Coaching (and Being) an Under-Construction Athlete

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Coaching (and Being) an Under-Construction Athlete

As CrossFit continues to gain popularity and success stories continue to surface, CrossFit is bound to become a bigger piece of the weight loss industry than it intended to be.
It’s arguable that all athletes are always “under-construction”– trying to get stronger/faster/leaner/bulkier. Many seek out CrossFit because of these exact goals. Mine, however, were different. After being on NBC’s “The Biggest Loser” where I lost 113 lbs, and then getting lazy, letting life get in the way — oh, and having a baby — I found myself almost right back where I had started: with a seemingly insurmountable amount of weight to lose. My goal was not to get to The Games. It was not to do a double under. It was sure as hell not to get a muscle up. My goal was not to be super human; it was to be normal.

I remember my first drive to CrossFit. I was more scared stepping into the box than I had been being wheeled into my C-Section. Fortunately, through 18 months of dedicated work and incredible coaching by Aaron Martin at CrossFit Vector, I’ve had the support and information I’ve needed to surpass my expectations and feel not only “normal,” but strong. Capable. Beautiful. Enough. I still haven’t gone to the Games, and muscle ups are a ways away. But I did find my double unders. And my box jumps. And countless other movements that, on day one, seemed like near impossibilities.

I don’t like the term “fat” because, realistically, we ALL have fat. Some of us just have more than others. There are certain aspects, however, of training the average CrossFitter, and training (or being) one of those athletes who has more fat than others. As CrossFit continues to gain popularity and success stories continue to surface, CrossFit is bound to become a bigger piece of the weight loss industry than it intended to be. Initially a workout for the fit to become fitter, there are certain aspects to scaling and accommodating for the true “under-construction athlete” that both trainers and athletes need to be aware of. Things that could be only be known if you’ve been there and done that. Since I have, here’s what I think should be known:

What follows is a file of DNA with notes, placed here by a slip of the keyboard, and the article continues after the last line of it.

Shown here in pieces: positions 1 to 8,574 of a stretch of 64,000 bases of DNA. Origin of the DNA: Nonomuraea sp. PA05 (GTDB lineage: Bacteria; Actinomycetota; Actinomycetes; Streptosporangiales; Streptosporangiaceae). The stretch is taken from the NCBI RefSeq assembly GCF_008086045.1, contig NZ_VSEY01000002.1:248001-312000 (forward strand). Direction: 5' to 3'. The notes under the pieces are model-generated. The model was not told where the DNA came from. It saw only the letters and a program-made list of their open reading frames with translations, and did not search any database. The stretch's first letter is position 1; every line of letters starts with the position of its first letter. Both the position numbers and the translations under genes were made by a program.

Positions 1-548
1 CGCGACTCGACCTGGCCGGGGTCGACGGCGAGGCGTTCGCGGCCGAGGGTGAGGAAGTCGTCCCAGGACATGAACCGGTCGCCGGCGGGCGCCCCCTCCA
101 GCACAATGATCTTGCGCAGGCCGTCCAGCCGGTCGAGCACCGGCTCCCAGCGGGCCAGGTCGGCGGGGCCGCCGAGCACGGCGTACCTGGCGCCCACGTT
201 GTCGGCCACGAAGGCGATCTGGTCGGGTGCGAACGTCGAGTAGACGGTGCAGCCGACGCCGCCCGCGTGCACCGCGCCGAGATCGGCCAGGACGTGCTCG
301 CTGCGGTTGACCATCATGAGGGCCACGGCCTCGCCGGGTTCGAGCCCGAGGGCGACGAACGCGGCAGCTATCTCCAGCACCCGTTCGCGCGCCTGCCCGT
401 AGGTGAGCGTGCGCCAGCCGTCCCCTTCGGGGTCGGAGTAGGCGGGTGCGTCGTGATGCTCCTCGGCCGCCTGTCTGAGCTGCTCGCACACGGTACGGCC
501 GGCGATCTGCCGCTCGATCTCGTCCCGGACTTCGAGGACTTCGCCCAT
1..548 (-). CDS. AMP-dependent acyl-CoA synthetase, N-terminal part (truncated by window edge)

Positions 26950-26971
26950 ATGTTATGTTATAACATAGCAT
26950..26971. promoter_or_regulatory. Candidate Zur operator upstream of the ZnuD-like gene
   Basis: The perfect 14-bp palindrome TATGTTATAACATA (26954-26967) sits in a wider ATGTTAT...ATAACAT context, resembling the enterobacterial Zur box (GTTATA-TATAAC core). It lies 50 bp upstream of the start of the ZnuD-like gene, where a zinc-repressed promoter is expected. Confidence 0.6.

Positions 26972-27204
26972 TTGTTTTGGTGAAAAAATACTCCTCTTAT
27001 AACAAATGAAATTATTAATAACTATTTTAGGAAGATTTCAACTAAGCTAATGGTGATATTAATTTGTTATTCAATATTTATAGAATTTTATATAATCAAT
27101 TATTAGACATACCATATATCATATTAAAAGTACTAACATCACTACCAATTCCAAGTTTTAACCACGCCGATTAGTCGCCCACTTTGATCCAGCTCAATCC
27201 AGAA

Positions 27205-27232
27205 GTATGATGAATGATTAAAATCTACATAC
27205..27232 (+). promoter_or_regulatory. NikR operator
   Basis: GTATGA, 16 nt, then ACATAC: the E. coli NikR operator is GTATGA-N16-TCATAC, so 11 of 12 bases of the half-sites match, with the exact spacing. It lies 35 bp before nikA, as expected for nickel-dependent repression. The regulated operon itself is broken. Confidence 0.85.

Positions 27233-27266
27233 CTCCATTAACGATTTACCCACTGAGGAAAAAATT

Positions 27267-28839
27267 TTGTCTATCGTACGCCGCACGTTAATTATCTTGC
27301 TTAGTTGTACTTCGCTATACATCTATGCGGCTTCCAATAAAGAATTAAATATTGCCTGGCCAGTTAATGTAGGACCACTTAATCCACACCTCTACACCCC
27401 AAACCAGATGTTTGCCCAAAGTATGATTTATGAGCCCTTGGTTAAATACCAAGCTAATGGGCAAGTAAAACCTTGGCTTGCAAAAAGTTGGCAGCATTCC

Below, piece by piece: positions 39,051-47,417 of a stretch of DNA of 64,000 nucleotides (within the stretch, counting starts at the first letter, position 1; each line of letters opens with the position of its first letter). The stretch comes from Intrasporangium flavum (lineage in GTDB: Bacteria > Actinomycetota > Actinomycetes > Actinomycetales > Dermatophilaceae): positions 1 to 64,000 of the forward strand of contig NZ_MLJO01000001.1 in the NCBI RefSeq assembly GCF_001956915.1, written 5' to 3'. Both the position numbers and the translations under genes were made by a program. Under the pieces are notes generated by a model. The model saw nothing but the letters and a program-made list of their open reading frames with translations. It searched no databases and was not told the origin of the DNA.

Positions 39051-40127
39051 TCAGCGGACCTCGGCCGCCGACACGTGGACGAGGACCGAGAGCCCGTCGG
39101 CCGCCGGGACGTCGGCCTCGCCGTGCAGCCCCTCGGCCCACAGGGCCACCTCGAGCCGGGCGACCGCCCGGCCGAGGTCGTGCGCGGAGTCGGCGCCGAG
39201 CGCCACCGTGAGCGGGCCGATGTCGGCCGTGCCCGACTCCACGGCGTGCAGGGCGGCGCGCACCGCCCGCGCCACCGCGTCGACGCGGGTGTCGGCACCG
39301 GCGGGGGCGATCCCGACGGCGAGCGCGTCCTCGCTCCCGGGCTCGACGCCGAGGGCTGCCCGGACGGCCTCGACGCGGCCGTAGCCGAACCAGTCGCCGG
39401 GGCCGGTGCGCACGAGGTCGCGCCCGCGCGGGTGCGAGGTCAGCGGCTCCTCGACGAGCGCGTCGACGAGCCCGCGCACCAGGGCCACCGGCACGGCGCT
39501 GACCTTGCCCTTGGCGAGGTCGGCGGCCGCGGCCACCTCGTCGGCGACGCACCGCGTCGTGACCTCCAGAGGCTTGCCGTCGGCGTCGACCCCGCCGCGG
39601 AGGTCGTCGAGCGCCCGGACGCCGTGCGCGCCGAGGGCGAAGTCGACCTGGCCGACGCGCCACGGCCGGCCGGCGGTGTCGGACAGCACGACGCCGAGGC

Sometimes Your Body Just Won’t Do Stuff

Sometimes Your Body Just Won’t Do Stuff

I can’t explain to someone who’s never had a significant amount of weight to lose that it’s not my will (or lack thereof) that’s preventing me from doing lat activations or holding myself on a pull-up bar for longer than 10 seconds — it’s that I have more mass than I do strength.

When coaching “under-construction athletes,” understand that there are some things that are physically much harder, if not completely impossible. A great coach sees this snag before it even happens and walks the (very challenging and intuitive-based) line of knowing when to push someone because they can do it and are afraid to, and when to modify a movement because they can’t do it (yet), even though they wish they could.

Sometimes Weight Loss Is the Focus

Oh boy, do I get frustrated when hard-core CrossFitters talk about how weight loss shouldn’t be the focus — that people just need to show up, follow the programming, and allow it to just happen. False. Weight loss doesn’t always “just happen” for all of us. Some of us have to work REALLY hard at it. All the time. There should be no shame in going to CrossFit to lose weight. It doesn’t mean that strength, speed and all-around badassery can’t be a priority, too. But before (or, while) I’m a badass, I’d like to fit in a smaller size, please. As a coach, the best thing you can do is support individual goals, even if they wouldn’t be your own, and provide tools to help athletes achieve them.

Workouts Can Actually, Physically Hurt (Not in the Good Way)

[T]here will (hopefully) come a point where scaling isn’t necessary and the athlete can ramp up to complete WODs with less concession made for movements, time or reps.
Imagine doing your next WOD with a 100 lb vest on. Imagine how much weaker you would feel, how much slower your time would be. That’s tough, right? Now, understand that even wearing a 100-lb vest does not compromise the alignment of your joints, the constriction of your organs and muscles the way that carrying 100+ lbs of fat does. Working out when you’re “under-construction” can really hurt, and sometimes, WODs need more than a scaling of movements, but rather a scaling of volume or a time cap. Because until someone’s fit enough that s/he’s not going to risk injury during every workout, s/he shouldn’t be doing exactly the same thing as everyone else.

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